This commercial for Coca Cola is around one minute and relatively simple.  However, in the weeks after the commercial aired there was much controversy that followed.  The commercial shows a diverse range of Americans in different scenes, with the funning motif of the Coke bottle.  In the background plays “America the Beautiful” in many different languages.  The ad speaks to the range of influences that make up the culture of America. One of the comments on the Youtube video reads: “Hm… I like different languages and cultures, but only in the context of preparation to VISIT their countries. I don’t want to LIVE with hearing 10 different languages every day. Great, we’re multicultural. I can see too much of that becoming very bad for us in the future. How are we going to stay “one nation, indivisible” if people in one state can’t understand the language/culture of people one state over?”  This comment reflects the sentiment of a portion of the American public upon first viewing this commercial. In some ways I take issue with this commercial because it uses America’s transnationalism to advertise their product, in a way exploiting this idea and reifies the different cultures presented.  This connects to the “imagined place” mentioned in Elizabeth Bishop’s,”Questions of Travel”, which describes a specific type of almost voyeuristic tourism. What do you guys think? -Eliza Mitnick

2 thoughts on “”

  1. A comparison of this commercial to Bishop’s “Questions of Travel” is definitely interesting, especially with regards to the idea of an “imagined place–” and, in this case, a very romanticized imagining. Clearly, despite US multiculturalism, the harmony or equality implied in the video is far from the case (this is clear also from the comment that you quoted). My question is, whether or not the video is promoting Coca-Cola, is it helpful to make such a romanticized portrayal of multiculturalism in the US, and create an imagined place, one in which all cultures and languages existing in the US get attention and appreciation, as a hope for the future? Or does this romanticized portrayal simply create a misleading denial of the inequality and discrimination that do exist in the US?

    -Yevanit Reschechtko

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  2. I find the language component of this commercial particularly interesting, as I feel — and I recognize that this may be a controversial position — that the bilingualism of certain areas in the US becomes yet another arena in which inequality and discrimination are allowed to develop. One of the commenters posed the question, “How are we going to stay “one nation, indivisible” if people in one state can’t understand the language/culture of people one state over?” Although this sentence is clearly discriminatory in the context of the commenter’s whole statement, ease of communication is a perfectly legitimate concern. Multiculturalism and multilingualism go hand in hand; the world would be better filled with polyglots. But different methods of communication hold more sway in certain areas than in others, and knowledge of common “codes” is the first step towards achieving social, economic, and political harmony.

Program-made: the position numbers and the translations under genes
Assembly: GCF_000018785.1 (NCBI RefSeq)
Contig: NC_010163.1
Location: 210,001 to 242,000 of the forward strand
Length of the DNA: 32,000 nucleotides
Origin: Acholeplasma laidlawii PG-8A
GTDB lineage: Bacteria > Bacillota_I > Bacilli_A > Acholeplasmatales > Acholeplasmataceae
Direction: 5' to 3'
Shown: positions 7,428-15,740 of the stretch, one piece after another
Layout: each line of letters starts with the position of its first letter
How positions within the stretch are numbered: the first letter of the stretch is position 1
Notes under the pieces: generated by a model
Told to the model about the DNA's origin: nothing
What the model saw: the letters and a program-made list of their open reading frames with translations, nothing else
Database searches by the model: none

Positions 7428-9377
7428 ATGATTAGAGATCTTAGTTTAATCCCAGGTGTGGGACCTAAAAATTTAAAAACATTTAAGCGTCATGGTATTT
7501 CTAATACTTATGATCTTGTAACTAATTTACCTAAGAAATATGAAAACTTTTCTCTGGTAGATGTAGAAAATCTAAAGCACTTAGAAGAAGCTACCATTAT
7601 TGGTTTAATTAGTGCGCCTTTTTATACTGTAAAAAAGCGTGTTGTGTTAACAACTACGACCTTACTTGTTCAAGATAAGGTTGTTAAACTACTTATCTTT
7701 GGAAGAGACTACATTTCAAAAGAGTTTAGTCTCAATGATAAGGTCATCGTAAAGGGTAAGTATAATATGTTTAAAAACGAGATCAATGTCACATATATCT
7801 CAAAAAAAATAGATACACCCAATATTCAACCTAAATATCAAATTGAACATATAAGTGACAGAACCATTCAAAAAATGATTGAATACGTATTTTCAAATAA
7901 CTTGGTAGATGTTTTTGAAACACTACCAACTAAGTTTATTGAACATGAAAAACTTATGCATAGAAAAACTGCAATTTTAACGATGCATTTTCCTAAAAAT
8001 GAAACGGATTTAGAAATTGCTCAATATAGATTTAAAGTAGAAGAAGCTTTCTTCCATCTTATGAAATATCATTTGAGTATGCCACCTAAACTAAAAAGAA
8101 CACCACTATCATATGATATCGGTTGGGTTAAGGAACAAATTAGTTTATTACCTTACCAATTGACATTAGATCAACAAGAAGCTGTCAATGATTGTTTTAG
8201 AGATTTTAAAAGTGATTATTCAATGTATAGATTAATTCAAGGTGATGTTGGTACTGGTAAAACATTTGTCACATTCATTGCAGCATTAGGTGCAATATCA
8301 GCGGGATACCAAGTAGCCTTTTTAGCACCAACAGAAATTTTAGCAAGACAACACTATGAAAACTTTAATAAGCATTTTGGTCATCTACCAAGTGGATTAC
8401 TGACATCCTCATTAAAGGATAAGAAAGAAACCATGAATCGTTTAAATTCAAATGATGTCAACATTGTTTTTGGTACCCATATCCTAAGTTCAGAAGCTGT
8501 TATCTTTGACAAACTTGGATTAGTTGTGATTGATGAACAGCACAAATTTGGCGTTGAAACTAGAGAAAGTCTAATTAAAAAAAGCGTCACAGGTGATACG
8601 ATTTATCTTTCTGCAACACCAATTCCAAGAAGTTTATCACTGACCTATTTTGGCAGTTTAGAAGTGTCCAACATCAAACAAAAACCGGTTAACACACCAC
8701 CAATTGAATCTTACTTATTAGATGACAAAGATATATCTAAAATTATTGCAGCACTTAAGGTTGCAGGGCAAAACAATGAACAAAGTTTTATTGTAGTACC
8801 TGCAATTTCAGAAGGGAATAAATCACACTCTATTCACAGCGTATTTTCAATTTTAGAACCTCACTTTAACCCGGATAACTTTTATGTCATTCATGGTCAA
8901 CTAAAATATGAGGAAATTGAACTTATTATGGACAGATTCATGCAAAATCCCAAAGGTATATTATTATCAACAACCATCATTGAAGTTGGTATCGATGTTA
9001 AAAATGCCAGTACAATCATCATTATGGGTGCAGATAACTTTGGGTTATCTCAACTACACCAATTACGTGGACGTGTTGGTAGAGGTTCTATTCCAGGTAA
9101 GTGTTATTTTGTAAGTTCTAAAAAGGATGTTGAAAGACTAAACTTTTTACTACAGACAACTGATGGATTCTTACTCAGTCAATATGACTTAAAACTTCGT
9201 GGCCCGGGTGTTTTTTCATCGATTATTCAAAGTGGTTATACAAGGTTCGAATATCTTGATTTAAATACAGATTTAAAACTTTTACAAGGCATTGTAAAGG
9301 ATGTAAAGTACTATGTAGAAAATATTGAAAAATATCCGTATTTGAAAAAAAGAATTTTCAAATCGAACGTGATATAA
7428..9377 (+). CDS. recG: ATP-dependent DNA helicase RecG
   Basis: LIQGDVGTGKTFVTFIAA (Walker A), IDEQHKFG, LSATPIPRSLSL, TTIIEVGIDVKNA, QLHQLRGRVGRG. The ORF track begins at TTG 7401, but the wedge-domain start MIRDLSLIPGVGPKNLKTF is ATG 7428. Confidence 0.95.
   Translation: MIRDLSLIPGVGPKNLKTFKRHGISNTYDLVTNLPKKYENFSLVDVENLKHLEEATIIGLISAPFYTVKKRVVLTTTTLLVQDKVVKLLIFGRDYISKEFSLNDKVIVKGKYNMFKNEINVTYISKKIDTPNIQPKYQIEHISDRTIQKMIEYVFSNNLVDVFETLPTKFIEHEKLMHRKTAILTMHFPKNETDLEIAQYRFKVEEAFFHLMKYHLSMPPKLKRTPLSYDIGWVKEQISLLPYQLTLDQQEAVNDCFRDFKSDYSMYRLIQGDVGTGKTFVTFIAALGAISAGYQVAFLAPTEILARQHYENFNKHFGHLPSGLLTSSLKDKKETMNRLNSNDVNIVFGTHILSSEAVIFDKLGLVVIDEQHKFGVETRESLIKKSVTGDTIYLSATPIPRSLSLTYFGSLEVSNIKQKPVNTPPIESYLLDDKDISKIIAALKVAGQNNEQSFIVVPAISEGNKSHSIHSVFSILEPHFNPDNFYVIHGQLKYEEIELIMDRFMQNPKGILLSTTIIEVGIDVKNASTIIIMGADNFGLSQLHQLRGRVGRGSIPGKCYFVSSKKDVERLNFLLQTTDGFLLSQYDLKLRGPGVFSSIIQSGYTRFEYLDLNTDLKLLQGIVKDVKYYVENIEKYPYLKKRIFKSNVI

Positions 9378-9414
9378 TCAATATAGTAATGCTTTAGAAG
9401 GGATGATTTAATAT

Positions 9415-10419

In areas with large populations of Hispanic immigrants, signs on public transportation, information plaques, and instructions are often written in both Spanish and English. While this bilingualism certainly fosters a multicultural environment and serves as a reminder of the transnational fluidity of the modern world, it also means that Spanish-speaking immigrants are allowed to remain alien to English fluency. Although the US does not have an official language, English is dominant, and lacking fluency limits ones prospects for total involvement within traditional arenas of economic and political power. Do those who retain mastery solely over their native tongue serve as nothing more than tokens of pluralism while perpetuating socioeconomic inequality in a nation whose history is fraught with oppression? I think that Spanish is championed as a main language of American government and commerce, enabling immigrants to remain unilingual is a form of discrimination.

    This makes me think, in turn, of the relationship between English and the multitude of languages that are native to the Indian subcontinent, and how English fluency quickly became a sign of wealth and status. Hindi, Bangla, Malayalam, etc. etc. were left to those toiling in the fields and cleaning the gutters. There has been a recent nationalist push to issue official communication in Indian languages rather than in English, and to support literature written in local dialects, yet it is clear that English is so ingrained within the region’s culture that it has itself become somewhat of a native tongue.

    The material that we’re reading is all written in English — what are some of the implications of this literature in translation? What does the process of translation tell us about global information flows? I’d love to open this up to a much wider discussion about the relationship between language and nationalism, as well as the role of English as a global language, yet largely a language of colonization and control — I’m interested to hear what some of you guys think!

    – Isabella Mckinley-Corbo

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